The curtain went up, the band started playing and, off in the shadowy wings of the giant stage at Xcel on Friday, Kix Brooks pushed Ronnie Dunn onstage. It was a playful moment out of the spotlight, but it could have served as a metaphor for Brooks & Dunn's performance and their Last Rodeo Tour.

You could see it in Dunn's tired face, indifferent body language and terse patter: He's done, done with Brooks & Dunn, country's most successful duo, after 20 years and 20 No. 1 hits. It was an arranged marriage to begin with (by a record exec), and now Dunn is ready for D-I-V-O-R-C-E.

Dunn, who will turn 57 before the Last Rodeo Tour ends in August, apparently wants to launch a solo career and, I guess, try to be Alan Jackson without a hat. But Brooks, who just turned 55, was still alive and kicking, wondering if he wasn't Brett Favre reconsidering his latest announced decision.

This was an odd and erratic farewell. Brooks & Dunn's St. Paul swan song lacked the passion and spirit of the Judds' finale and the freshness and spontaneity of Alabama's Twin Cities farewell. In fact, those rank as the best metro gigs ever by the Judds and Alabama; Brooks & Dunn's "We're Done" show felt too much like just another B&D concert in front of 15,468 delighted fans.

Brooks obviously cared; he always has. He performed with energy, charm and purpose. Dunn, principal lead singer, was in good voice, putting just the right ache in his sweet tenor, but he didn't seem to be enjoying himself. For too long, he seemed determined to keep a chasm between himself and Brooks onstage.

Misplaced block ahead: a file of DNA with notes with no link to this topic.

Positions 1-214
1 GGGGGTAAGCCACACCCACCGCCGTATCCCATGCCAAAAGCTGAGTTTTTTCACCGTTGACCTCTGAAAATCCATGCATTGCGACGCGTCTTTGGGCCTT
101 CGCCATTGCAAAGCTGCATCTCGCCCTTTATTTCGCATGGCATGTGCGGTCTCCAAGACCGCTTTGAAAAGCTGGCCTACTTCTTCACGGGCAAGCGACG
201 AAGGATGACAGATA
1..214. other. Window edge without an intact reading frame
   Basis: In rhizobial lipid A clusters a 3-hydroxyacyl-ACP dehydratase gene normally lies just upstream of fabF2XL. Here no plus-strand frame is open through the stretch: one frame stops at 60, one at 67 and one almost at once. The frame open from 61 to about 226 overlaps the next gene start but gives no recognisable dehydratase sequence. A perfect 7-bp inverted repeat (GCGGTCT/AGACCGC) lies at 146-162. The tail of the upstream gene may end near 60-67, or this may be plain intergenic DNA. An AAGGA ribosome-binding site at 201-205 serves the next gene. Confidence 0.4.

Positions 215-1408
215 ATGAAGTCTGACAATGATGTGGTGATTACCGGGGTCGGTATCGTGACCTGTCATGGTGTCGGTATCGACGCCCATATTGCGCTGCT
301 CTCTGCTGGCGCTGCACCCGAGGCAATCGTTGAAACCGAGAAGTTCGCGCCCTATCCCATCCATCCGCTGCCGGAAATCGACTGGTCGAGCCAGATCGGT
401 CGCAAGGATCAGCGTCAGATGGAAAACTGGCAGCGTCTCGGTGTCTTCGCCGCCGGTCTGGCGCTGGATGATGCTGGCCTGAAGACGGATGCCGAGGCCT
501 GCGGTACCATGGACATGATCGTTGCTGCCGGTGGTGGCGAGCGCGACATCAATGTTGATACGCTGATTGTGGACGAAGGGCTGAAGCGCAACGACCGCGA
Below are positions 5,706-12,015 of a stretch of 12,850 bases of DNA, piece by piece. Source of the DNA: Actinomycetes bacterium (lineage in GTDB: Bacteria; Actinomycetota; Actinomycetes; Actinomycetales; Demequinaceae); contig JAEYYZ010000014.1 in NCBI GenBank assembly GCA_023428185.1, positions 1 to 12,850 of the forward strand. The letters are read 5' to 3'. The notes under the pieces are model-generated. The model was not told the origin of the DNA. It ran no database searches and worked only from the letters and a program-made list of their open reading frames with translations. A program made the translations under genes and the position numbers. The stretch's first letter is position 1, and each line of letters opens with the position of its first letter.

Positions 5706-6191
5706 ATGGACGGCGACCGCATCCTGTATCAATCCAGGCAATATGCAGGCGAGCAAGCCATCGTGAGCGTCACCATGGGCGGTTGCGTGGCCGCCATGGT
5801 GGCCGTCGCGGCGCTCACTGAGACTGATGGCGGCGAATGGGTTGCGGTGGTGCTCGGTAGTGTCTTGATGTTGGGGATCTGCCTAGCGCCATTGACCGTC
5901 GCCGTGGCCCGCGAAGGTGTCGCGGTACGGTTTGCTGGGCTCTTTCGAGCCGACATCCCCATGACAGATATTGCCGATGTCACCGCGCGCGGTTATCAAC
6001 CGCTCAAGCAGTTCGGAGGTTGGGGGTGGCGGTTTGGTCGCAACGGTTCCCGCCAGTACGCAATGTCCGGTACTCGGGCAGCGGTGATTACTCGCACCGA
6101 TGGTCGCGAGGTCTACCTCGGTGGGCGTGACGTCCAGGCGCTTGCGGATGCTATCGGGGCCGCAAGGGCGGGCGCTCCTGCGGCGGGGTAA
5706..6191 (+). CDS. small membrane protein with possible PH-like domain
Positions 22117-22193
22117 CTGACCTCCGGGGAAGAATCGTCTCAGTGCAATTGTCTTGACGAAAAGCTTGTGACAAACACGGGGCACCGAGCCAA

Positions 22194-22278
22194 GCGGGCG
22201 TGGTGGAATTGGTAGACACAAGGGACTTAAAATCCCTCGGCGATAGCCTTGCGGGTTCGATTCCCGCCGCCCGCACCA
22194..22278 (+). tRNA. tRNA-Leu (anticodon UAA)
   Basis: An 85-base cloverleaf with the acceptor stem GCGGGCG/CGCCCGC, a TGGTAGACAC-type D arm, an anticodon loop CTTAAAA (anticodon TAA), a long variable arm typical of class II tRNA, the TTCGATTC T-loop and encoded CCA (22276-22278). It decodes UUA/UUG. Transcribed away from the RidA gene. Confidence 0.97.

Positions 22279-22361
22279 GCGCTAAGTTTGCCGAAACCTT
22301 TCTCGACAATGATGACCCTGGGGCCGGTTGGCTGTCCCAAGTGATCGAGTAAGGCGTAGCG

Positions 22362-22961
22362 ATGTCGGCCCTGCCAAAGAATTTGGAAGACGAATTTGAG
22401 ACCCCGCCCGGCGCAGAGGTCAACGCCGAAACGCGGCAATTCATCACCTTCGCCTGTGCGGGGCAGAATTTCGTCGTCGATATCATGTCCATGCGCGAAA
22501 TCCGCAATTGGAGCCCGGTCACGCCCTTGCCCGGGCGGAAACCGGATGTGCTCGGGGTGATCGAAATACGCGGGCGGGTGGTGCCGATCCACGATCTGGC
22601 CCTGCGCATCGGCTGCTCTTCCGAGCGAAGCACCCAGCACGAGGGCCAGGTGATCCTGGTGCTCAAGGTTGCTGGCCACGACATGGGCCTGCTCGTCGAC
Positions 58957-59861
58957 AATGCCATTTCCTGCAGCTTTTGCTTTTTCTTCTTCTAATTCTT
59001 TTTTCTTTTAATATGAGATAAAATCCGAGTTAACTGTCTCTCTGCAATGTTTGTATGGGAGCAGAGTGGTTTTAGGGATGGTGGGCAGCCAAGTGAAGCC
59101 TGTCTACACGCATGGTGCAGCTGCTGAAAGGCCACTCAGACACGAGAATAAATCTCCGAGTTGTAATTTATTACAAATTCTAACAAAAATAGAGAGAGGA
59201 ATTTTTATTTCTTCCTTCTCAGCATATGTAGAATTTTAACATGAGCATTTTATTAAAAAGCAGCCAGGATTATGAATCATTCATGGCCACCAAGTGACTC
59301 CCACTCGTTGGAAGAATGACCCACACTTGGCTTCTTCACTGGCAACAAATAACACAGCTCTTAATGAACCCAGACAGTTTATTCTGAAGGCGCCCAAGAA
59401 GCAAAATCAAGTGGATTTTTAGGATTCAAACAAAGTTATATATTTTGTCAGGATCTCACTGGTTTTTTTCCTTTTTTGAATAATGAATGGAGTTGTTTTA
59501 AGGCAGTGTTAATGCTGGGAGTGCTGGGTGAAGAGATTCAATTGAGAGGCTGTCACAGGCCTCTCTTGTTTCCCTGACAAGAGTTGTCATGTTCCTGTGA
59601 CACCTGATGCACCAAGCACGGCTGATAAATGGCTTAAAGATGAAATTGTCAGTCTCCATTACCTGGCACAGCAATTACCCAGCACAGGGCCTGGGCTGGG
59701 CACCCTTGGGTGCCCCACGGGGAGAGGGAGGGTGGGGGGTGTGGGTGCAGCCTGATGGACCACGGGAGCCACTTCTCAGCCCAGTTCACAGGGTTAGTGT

Not until one hour into the two-hour set did the "best friends" (Brooks' words) finally seem like a buddy act. They joined each other at the end of a runway and dug deep into their catalog for "How Long Gone" and "Ain't No Way to Go." Dunn stuck by Brooks' side to sing "Red Dirt Road," their 2002 smash, arguably their most country-sounding uptempo hit. Then Dunn crooned the big ballad "Believe" and finally his passion matched what Brooks had done on his solo turn on "You're Gonna Miss Me When I'm Gone" (which could be Brooks' theme for this tour).

After "Believe," a clearly emotional Brooks gave a brotherly fist bump to Dunn's shoulder. But the long tall singer just walked away, returned to the main stage and rocked out with "Hard Working Man," with the chasm returning. After having entertained effectively but separately, they finally carried on like a true duo on the closing run of "My Maria," "Brand New Man" and a bluesy "Boot Scootin' Boogie." They ended with a well-earned high-five -- and then walked offstage one at a time, Dunn before Brooks.

For a set list, go to Jon Bream • 612-673-1719